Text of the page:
As young people who have grown tired of politicians pitting us against each other, we stand together here in Florida to build up our collective power. Our communities are not pawns to be picked up and maneuvered whenever it fits political strategy. Our work and our vision are not anchored to the politics of scarcity that are perpetuated by those who live in abundance.
We will not be divided. We will continue fighting together—from Chicago’s South Side to the Gaza Strip to Central America’s Northern Triangle—holding accountable all who help to line the pockets of those who profit from our suffering.
Phillip Agnew is executive director of Dream Defenders and Isabel Sousa-Rodriguez is youth organizer for the Florida Immigrant Coalition.
The Root aims to foster and advance conversations about issues relevant to the black Diaspora by presenting a variety of opinions from all perspectives, whether or not those opinions are shared by our editorial staff.
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April 6: Miami Marches to Say Yes to Immigration Reform NOW!

Saturday, April 6th, thousands of South Floridians will march in Miami to a new immigration system with a real and inclusive path to citizenship that keeps our families together.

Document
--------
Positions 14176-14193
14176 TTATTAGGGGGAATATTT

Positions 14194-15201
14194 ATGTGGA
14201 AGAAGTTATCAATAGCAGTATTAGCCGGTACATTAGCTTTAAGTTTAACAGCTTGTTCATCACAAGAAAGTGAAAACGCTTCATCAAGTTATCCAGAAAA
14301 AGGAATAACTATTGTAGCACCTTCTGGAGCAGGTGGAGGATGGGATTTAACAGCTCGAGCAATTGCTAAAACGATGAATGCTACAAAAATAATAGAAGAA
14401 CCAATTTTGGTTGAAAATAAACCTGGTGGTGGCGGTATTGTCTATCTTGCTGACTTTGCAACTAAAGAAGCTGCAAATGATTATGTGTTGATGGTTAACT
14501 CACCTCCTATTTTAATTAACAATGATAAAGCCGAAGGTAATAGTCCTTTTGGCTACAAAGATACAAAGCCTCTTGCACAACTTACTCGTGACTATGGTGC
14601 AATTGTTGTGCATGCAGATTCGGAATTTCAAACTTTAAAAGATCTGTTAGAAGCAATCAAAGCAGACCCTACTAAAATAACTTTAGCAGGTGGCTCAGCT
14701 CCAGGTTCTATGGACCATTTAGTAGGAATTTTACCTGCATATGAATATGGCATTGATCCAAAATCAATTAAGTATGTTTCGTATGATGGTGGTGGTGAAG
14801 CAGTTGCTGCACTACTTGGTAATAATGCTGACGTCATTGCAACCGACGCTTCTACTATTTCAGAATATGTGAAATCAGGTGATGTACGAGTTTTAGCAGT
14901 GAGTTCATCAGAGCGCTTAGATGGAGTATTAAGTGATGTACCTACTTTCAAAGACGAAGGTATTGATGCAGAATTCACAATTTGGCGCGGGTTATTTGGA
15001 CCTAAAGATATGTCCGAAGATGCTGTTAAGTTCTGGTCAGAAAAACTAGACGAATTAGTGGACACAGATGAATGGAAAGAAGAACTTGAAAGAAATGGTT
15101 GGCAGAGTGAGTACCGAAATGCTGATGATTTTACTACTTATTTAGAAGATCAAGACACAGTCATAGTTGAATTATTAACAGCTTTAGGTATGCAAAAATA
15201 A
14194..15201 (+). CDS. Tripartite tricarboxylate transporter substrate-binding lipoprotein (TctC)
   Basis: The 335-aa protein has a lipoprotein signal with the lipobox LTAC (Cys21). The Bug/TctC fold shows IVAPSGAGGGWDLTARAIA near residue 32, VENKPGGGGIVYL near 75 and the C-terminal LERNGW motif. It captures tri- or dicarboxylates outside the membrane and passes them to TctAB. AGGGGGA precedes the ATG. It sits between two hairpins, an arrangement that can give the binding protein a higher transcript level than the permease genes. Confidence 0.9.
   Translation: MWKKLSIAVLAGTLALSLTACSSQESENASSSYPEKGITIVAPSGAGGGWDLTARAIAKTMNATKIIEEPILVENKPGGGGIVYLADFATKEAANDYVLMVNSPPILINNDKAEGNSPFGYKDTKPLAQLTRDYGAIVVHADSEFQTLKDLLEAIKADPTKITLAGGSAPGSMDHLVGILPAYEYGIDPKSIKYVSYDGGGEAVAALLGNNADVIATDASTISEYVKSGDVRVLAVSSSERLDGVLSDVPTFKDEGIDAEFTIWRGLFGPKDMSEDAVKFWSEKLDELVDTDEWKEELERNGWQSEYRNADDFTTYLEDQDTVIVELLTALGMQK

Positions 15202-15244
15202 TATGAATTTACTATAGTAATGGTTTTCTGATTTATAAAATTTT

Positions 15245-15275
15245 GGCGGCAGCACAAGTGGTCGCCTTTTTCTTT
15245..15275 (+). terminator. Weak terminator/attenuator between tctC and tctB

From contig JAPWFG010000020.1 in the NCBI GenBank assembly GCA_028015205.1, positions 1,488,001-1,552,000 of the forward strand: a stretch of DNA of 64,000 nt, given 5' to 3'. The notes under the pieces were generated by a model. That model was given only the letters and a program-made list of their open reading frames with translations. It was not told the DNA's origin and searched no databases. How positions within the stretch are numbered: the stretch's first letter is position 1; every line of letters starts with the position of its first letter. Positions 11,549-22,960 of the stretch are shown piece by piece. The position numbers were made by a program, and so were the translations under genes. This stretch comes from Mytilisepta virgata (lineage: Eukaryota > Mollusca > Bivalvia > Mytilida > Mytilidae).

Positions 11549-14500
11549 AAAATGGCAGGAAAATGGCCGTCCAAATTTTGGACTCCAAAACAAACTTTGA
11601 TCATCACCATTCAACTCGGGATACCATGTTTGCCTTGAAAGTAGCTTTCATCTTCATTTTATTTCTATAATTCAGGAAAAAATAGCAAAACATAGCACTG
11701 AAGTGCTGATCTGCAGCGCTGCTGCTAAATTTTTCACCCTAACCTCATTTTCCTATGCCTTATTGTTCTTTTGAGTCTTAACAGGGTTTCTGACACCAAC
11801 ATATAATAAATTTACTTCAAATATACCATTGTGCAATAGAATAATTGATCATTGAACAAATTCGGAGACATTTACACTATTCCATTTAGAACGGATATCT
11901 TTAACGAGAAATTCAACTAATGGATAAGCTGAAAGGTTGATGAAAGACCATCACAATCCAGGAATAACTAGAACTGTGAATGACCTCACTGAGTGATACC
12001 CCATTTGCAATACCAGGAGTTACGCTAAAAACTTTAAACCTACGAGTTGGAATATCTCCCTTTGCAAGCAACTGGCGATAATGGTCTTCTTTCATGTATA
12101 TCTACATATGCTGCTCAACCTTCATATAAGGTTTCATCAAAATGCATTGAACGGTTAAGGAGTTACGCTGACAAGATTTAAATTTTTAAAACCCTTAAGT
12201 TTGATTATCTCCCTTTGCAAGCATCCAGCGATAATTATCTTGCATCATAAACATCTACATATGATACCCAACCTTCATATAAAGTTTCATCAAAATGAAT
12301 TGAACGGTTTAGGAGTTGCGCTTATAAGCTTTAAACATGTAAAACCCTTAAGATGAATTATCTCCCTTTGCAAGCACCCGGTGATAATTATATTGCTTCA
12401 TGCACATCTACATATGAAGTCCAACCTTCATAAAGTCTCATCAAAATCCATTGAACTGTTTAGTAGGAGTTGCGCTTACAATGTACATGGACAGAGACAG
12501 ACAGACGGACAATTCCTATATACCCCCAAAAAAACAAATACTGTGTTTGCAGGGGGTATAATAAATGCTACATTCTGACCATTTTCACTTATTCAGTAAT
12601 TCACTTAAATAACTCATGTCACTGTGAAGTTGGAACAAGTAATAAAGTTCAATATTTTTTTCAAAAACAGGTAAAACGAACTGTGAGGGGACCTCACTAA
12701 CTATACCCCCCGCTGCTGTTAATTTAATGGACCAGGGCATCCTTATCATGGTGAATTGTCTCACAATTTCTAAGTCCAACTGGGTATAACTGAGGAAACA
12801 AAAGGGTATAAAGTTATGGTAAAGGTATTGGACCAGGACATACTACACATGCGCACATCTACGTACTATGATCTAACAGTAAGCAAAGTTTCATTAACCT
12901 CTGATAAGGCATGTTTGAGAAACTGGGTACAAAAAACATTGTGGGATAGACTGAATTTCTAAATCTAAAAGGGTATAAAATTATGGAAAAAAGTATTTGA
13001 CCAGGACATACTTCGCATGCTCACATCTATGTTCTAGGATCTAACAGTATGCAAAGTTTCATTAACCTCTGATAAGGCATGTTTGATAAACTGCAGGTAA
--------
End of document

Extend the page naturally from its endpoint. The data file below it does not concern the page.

The march will start at 12pm in Little Havana’s José Martí Park (362 SW 4th Ave, Miami, FL 33130) and will end at the Torch of Friendship in Bayfront Park. See map here

Join us! Confirm via Facebook 

Time is Now!12:00 p.m. Concentration at Jose Marti Park. Main speakers include Miami Archbishop Wenski and City of Miami Mayor Tomas Regalado

1:00 p.m. March (see map of the march route)

2:00 p.m. Estimated arrival at Torch of Friendship, Bayfront Park

2:30 p.m. Symbolic Naturalization Ceremony

3:00 p.m. Closing with live music: Bachaco, Kuyayky

Florida Caravan takes the Calle 8 Festival in Miami!

The Caravan for Immigration Reform “Making the Road to Citizenship” arrives in Miami for its grand finale at the Calle 8 Festival, to raise awareness about the importance of having an immigration reform that provides a real path to citizenship and that keeps families together.

Join us! Don’t forget to bring an orange or white t-shirt!

FL Caravan takes the Calle 8 Festival!

The Florida Caravan started on March 1st in Orlando and Haines City, and traveled through Tampa, Immokalee, West Palm Beach and many other cities. It is part of the National Bus Tour “Keeping Families Together” that is taking place in 19 states and over 90 cities.

After 10 days on the road throughout different parts of Florida (see pictures), the caravan riders will join hundreds of Latinos and other community members on a march through Little Havana that will end at the street festival.

We will call on Senator Rubio and all Members of Congress to say yes to a path to citizenship. We will also invite personalities and artists in the Latino community such as Willy Chirino, Elvis Crespo and others to join their fans in saying yes to immigration reform.

This is an initiative of the Say Yes campaign, a coalition of community and immigrant rights organizations working for a new immigration system that provides a real path to citizenship and keeps Florida’s families together.